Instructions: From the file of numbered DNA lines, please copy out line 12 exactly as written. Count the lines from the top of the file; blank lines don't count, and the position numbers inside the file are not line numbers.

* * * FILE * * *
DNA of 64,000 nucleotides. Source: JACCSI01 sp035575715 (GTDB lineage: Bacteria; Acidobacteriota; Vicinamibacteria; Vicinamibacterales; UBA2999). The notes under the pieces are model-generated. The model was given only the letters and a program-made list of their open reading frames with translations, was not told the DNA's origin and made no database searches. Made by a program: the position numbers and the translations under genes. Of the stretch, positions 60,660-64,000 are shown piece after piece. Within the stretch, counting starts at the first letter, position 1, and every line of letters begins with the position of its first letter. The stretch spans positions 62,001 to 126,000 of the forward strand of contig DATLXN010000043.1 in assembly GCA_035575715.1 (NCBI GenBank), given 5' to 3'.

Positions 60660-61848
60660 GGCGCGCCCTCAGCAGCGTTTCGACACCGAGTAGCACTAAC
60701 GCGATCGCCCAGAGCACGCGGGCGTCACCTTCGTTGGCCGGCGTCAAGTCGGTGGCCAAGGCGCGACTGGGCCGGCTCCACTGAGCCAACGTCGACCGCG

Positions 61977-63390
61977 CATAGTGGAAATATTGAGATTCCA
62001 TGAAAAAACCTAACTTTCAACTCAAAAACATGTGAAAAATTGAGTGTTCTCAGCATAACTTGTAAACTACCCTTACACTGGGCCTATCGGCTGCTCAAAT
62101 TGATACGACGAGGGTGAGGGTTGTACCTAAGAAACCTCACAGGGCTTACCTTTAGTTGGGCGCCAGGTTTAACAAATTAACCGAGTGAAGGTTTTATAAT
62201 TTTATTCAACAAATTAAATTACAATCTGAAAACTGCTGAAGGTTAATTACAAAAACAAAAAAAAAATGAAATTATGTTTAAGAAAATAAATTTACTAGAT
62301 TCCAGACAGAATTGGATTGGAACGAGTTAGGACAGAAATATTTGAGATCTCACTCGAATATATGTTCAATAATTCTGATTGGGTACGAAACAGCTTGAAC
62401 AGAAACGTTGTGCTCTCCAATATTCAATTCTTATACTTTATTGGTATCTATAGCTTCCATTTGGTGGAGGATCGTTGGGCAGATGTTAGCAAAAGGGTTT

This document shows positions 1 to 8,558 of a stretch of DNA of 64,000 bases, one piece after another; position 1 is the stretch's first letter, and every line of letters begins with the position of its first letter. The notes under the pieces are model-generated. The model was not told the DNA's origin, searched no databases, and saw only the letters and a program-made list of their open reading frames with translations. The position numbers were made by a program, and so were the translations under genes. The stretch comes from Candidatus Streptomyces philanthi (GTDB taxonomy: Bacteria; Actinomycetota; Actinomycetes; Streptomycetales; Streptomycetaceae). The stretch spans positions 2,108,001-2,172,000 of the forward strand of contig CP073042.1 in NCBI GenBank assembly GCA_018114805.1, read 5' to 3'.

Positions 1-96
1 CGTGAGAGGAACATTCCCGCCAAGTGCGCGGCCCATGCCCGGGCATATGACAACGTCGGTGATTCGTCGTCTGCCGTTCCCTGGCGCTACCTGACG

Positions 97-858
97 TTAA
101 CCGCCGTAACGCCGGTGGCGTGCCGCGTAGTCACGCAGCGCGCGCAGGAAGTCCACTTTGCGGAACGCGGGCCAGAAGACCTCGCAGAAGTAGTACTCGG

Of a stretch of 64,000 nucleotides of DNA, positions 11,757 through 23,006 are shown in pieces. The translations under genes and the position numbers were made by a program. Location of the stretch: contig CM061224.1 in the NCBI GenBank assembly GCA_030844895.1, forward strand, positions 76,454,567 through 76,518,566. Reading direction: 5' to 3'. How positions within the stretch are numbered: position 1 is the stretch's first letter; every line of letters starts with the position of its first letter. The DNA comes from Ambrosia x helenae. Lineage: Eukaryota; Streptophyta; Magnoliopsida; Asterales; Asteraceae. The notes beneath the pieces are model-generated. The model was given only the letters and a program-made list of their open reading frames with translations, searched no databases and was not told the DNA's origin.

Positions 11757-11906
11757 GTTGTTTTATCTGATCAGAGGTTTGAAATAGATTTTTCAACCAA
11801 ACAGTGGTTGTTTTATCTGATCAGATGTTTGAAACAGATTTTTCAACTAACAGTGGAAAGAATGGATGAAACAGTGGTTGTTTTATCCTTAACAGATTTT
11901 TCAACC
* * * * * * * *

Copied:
This document shows positions 1 to 8,558 of a stretch of DNA of 64,000 bases, one piece after another; position 1 is the stretch's first letter, and every line of letters begins with the position of its first letter. The notes under the pieces are model-generated. The model was not told the DNA's origin, searched no databases, and saw only the letters and a program-made list of their open reading frames with translations. The position numbers were made by a program, and so were the translations under genes. The stretch comes from Candidatus Streptomyces philanthi (GTDB taxonomy: Bacteria; Actinomycetota; Actinomycetes; Streptomycetales; Streptomycetaceae). The stretch spans positions 2,108,001-2,172,000 of the forward strand of contig CP073042.1 in NCBI GenBank assembly GCA_018114805.1, read 5' to 3'.